Four women, with apparently nothing in common but a black-lace bra, meet at a department-store lingerie sale. The all-female cast serves up fun as they tackle hot flashes, forgetfulness, mood swings, wrinkles, night sweats and chocolate! Sisterhood sizzles as diverse women discover that menopause is a perfectly normal stage in every woman’s life.

Enjoy this laughter-filled, ninety-minute production that parodies classic songs from three decades, the sixties, seventies and eighties.

Inspired by a hot flash and a bottle of wine, writer and producer,  Jeanie Linders created this show to celebrate women on the brink of, in the middle of, or having survived the change.

Tickets can be purchased now at or by calling 313-943-2354. Group discounts for ten or more patrons are available by calling 888-686-8587#3.

See why MENOPAUSE THE MUSICAL® has entertained audiences in more than 450 U.S. cities and fifteen countries. For further information, visit the website

Children’s Trauma Assessment Center

After writing the blog entry posted on July 31, 2012, entitled “Horrific news…”, I am encouraged to have discovered that WMU has a Children’s Trauma Assessment Center which works to create systemic change through the courts, schools and mental health initiatives.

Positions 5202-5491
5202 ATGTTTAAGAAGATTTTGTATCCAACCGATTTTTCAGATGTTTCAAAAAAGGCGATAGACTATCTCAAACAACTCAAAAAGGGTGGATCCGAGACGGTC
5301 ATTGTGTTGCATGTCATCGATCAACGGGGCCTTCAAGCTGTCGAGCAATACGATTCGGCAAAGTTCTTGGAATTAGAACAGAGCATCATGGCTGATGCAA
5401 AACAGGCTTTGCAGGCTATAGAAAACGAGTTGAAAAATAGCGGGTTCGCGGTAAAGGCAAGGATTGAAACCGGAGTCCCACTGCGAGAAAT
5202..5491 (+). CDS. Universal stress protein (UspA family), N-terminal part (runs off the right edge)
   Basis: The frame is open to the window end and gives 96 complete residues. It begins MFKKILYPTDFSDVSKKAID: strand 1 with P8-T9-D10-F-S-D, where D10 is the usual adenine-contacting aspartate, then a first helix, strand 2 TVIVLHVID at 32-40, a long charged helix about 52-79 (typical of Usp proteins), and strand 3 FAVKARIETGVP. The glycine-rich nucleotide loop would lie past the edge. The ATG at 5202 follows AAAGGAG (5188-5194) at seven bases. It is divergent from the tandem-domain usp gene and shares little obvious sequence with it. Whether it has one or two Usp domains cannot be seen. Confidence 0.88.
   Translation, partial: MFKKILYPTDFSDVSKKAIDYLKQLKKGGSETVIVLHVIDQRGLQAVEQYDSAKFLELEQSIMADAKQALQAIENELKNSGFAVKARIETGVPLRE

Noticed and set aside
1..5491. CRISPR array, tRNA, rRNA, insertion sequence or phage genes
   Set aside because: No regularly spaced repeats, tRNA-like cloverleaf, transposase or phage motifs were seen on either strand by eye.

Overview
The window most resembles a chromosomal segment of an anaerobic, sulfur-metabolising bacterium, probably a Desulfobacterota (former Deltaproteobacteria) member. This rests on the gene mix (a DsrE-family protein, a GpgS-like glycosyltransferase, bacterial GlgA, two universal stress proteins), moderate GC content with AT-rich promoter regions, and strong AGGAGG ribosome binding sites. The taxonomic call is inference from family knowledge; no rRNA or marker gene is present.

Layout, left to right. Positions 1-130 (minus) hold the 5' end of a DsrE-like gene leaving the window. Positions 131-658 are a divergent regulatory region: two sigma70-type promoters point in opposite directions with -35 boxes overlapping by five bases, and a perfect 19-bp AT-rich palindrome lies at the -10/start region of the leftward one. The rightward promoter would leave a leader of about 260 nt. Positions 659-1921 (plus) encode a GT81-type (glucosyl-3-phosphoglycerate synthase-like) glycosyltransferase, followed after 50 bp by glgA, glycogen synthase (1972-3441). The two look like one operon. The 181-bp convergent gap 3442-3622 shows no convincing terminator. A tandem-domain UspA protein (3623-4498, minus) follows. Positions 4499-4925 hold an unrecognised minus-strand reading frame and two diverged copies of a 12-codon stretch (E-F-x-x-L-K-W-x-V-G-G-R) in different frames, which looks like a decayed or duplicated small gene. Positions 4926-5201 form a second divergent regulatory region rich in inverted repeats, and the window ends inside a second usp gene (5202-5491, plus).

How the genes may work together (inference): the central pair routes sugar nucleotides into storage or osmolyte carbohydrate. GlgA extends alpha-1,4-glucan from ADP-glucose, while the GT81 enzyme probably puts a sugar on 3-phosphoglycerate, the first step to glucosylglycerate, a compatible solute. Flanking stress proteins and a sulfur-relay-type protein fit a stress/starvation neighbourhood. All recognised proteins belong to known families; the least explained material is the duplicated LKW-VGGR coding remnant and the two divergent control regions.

Because trauma (whether physical, sexual and/or psychological in nature) changes the brain’s physiological structures, their team evaluates children from a brain-based perspective. A child’s perception of the traumatic events affects processes such as attention, memory, language acquisition and behavior. CTAC services aim to reduce symptoms to create better outcomes both for these children enmeshed in violence and their families.

Since ninety percent of children in the juvenile justice system are themselves victims of childhood trauma, knowing exactly how trauma affects children is key to enhancing child welfare. Helping the most vulnerable members of society recover in order that they may reach more of their potential is the central aim.

Today the National Children’s Traumatic Stress Network has sixty member sites.

Horrific news…